LightSquared Offers New Dish Proposal With Ergen in Mind

Philip Falcone’s LightSquared Inc. filed a reorganization plan that offers new treatment to Dish Network Corp. (DISH) Chairman Charles Ergen’s $1 billion in debt, in a bid to resolve a protracted legal fight.

A dispute between the bankrupt wireless broadband company and Ergen, its one-time suitor, scuttled an earlier effort to reorganize. A new plan filed today “offers a compromised treatment” for Ergen’s debt “that would avoid costly litigation” over how his claim should be treated, according to the court papers, which didn’t include many details of the new treatment. The plan allows Ergen to vote for or against it.

The Chapter 11 plan is “the only restructuring proposal that avoids a value-minimizing liquidation” and will allow the company to exit bankruptcy, according to the filling. It would pay senior secured claims in full and give potential recoveries to more junior stakeholders through an auction of stock in a newly reorganized company.

A LightSquared lawyer disclosed the company’s settlement with Ergen at a July 14 court hearing. The lawyer, Joshua Sussberg, representing a special committee of LightSquared, told U.S. Bankruptcy Judge Shelley Chapman that the new deal would “alleviate a significant burden and execution risk around the plan,” and that details would be filed later.

Repay Creditors

During LightSquared’s attempt to negotiate a prior plan, Falcone accused Ergen of accumulating the debt in secret and trying to hijack the reorganization. Falcone’s Harbinger Capital Partners LLC fought to send Ergen to the back of the line of creditors to be repaid.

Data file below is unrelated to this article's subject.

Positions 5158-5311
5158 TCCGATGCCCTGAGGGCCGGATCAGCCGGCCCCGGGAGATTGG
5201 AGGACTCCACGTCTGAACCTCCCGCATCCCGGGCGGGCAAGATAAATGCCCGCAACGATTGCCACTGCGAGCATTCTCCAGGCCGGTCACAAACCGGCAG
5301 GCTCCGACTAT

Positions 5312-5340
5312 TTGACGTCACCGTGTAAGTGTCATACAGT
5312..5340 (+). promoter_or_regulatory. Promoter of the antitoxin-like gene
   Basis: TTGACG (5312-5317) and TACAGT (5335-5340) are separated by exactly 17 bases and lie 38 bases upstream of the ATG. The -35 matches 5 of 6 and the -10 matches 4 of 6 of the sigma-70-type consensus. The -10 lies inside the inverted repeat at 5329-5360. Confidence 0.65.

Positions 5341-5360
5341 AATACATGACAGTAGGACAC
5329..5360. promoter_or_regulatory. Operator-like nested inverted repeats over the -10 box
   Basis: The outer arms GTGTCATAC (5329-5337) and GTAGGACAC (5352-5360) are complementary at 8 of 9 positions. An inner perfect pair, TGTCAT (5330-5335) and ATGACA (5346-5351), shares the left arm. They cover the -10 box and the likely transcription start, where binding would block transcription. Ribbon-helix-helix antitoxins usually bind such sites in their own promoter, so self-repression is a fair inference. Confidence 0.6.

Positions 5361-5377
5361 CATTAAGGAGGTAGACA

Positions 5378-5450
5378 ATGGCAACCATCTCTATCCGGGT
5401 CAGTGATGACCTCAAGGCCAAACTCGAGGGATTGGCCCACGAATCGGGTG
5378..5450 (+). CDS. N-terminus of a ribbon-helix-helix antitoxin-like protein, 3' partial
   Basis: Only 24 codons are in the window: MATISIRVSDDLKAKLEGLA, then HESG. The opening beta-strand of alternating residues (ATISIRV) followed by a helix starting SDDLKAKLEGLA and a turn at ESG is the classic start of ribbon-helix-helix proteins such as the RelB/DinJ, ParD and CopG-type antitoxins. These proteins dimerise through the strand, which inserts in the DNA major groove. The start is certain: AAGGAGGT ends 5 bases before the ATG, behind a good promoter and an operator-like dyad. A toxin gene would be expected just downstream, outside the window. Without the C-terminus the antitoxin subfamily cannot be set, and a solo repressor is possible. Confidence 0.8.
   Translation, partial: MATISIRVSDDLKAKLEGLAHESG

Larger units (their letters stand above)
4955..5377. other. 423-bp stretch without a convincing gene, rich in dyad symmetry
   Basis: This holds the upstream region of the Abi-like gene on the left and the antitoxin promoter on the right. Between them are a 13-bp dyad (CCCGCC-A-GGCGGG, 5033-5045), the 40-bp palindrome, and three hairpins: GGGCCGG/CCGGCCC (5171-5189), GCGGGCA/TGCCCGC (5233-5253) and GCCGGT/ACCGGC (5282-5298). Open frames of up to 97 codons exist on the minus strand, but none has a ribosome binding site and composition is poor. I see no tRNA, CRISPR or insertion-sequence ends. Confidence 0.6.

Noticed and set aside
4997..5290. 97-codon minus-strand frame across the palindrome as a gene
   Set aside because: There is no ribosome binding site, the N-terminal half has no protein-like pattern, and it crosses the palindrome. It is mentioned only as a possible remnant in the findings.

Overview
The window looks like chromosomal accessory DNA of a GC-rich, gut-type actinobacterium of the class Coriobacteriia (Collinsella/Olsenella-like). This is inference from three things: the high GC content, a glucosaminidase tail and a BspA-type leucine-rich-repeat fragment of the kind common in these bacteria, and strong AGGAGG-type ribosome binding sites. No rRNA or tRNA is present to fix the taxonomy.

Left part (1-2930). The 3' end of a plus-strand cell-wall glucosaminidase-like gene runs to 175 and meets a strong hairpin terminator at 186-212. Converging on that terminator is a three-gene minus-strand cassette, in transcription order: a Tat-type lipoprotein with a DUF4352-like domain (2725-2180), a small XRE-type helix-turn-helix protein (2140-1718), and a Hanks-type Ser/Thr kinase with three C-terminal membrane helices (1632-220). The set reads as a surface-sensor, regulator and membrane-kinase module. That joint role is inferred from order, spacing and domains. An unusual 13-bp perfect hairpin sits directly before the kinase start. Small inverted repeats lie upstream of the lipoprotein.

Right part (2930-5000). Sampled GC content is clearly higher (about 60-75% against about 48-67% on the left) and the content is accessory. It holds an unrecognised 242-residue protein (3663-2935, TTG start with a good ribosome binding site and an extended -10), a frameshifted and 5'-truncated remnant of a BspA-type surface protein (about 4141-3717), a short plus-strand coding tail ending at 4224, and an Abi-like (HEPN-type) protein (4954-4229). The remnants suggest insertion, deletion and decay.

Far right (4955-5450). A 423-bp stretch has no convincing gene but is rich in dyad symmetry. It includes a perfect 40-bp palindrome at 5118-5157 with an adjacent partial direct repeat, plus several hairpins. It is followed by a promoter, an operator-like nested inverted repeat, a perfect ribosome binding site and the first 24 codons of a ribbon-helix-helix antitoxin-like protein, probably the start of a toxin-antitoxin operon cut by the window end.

The investment fund sued Ergen and Englewood, Colorado-based Dish, accusing them of using “improper tactics” in trying to obtain LightSquared’s airwaves.

The new plan will have a term loan of $1 billion if Ergen votes to accept it, or $1.2 billion plus potential further amounts if Ergen votes to reject it, according to the filing.

LightSquared, based in Reston, Virginia, sought bankruptcy protection in 2012 after the FCC blocked its service, saying it might interfere with global positioning system navigation equipment. LightSquared still hasn’t obtained U.S. regulatory approval to use its airwaves.

The case is In re LightSquared Inc., 12-bk-12080, U.S. Bankruptcy Court, Southern District of New York (Manhattan).

To contact the reporter on this story: Tiffany Kary in New York at tkary@bloomberg.net

To contact the editors responsible for this story: Michael Hytha at mhytha@bloomberg.net David Glovin, Charles Carter

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